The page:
The Year of Faith will begin with a Synod on the New Evangelization Oct. 7-28. Can you explain what a synod is?
    It’s a gathering of bishops from across the world. They meet with the pope to entertain and delve into questions about how the Church is actively moving in the world. The gathering also is an attempt to enhance unity between the bishops and the pope, and the pope receives a lot of effective counsel.
    Are the synod and the Year of Faith connected?
    Yes. The New Evangelization calls each Catholic to deepen his or her own faith, to trust in the Gospel and then to develop a fervor to share it. The New Evangelization is personal because it is a personal encounter with Christ, and it’s also an opportunity to deepen that personal relationship. The Year of Faith also calls Catholics to conversion in order to deepen their relationship with Christ and to share it with others.
    How does the Year of Faith affect the average Catholic?
    As baptized Catholics, we are called to be witnesses. People are much more likely to listen to witnesses than they are to teachers, because witnesses display their faith through action. These actions often are the stuff of what we would consider ordinary life – maintaining our patience when someone is rude to us behind the counter of a fast-food restaurant or when someone cuts us off in traffic, offering to listen to the same story from a troubled coworker for the hundredth time, or doing what’s right when no one is watching because it’s the right thing to do. These are opportunities for us to renew and live out our baptismal call. The Church also offers strength through the grace of the sacrament of reconciliation (confession) and weekly Mass. In fact, the archdiocese will once again offer reconciliation in every church on the evening of Wednesday, Sept. 12.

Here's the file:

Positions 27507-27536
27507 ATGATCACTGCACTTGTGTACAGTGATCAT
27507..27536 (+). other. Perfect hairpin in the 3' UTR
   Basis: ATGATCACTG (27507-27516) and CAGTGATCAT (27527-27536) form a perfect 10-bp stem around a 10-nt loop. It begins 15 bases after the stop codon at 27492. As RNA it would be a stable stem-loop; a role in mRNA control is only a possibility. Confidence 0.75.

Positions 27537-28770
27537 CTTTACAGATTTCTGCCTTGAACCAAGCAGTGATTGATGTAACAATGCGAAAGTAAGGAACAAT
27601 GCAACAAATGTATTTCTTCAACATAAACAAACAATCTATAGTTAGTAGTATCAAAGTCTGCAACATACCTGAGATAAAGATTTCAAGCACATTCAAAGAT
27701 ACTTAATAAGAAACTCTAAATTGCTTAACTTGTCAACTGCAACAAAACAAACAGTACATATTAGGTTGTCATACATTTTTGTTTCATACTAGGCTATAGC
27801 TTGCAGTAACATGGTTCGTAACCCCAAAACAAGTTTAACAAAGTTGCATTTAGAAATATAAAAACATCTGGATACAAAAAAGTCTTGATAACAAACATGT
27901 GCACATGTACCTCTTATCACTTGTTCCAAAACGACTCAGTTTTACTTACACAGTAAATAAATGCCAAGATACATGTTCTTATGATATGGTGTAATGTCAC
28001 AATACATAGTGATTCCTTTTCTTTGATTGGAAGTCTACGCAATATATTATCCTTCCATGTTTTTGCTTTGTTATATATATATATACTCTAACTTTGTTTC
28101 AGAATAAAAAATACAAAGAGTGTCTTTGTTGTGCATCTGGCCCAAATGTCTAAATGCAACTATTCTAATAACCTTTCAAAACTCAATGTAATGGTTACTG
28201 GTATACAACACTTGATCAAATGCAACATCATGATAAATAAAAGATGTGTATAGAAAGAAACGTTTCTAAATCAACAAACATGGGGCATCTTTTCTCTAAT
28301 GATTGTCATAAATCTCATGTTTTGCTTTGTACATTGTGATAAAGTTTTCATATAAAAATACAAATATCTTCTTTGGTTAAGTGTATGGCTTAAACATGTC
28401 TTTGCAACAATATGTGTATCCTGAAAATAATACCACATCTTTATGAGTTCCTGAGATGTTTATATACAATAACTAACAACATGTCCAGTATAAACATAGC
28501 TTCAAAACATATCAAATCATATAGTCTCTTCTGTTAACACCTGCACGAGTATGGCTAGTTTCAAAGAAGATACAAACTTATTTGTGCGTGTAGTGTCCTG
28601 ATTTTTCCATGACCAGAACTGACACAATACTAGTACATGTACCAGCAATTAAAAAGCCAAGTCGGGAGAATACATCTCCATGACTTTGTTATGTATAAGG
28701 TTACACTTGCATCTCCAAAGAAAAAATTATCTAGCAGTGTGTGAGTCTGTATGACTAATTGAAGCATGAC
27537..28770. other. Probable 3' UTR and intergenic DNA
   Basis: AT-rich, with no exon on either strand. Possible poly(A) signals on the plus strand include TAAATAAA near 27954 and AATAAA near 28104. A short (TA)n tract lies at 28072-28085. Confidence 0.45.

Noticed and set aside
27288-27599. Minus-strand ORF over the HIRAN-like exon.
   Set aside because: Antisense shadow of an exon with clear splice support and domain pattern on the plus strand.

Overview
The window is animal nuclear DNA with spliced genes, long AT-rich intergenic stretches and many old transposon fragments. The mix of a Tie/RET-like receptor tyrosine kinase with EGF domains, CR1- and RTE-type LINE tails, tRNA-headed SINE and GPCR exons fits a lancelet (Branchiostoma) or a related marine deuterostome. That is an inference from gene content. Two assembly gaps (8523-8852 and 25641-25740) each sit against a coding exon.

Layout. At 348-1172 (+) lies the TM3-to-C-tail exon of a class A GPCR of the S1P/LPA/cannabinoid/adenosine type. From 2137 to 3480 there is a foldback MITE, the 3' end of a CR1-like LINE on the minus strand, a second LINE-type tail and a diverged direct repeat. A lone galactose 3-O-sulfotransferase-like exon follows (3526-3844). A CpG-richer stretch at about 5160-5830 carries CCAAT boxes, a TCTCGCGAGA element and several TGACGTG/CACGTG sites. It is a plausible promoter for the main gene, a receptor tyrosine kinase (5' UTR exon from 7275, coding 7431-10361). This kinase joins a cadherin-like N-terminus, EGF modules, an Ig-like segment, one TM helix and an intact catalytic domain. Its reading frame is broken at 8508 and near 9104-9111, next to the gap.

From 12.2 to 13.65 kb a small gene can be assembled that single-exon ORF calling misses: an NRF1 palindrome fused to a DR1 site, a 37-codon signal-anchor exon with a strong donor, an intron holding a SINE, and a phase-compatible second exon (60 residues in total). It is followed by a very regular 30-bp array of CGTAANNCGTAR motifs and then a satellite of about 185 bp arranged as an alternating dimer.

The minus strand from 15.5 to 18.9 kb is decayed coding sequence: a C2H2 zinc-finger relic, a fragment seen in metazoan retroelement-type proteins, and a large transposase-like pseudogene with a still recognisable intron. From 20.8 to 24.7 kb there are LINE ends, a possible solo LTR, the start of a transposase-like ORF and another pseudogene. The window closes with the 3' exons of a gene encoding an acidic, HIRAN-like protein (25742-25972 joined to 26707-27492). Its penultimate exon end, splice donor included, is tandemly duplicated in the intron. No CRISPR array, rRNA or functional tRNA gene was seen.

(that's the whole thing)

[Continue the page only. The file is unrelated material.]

How can Catholics learn more about the Year of Faith?
    The website of the United States Conference of Catholic Bishops (usccb.org) is a great starting point for Catholics who want to enrich their faith. I also would encourage Catholics to study in depth the documents of Vatican II and the catechism. “The United States Catholic Catechism for Adults” shares church teachings by highlighting American Catholic saints and other role models. I would urge all Catholics to enter into daily prayer, Scripture study and weekly Mass.
    What, to you, were some of the important effects of Vatican II?
    I think it comes down to, as Pope Benedict said, of “the need to bring the light of the Word of God, the light of God’s love, to the world and give a new joy to this proclamation.” This begins in the family. We need to communicate the good and give it to others. That is why the New Evangelization is so important. We cannot give the love of Christ if we do not possess it in a way in which it has fundamentally changed our lives.
    Questions for Archbishop Aymond may be sent to clarionherald@clarionherald.org.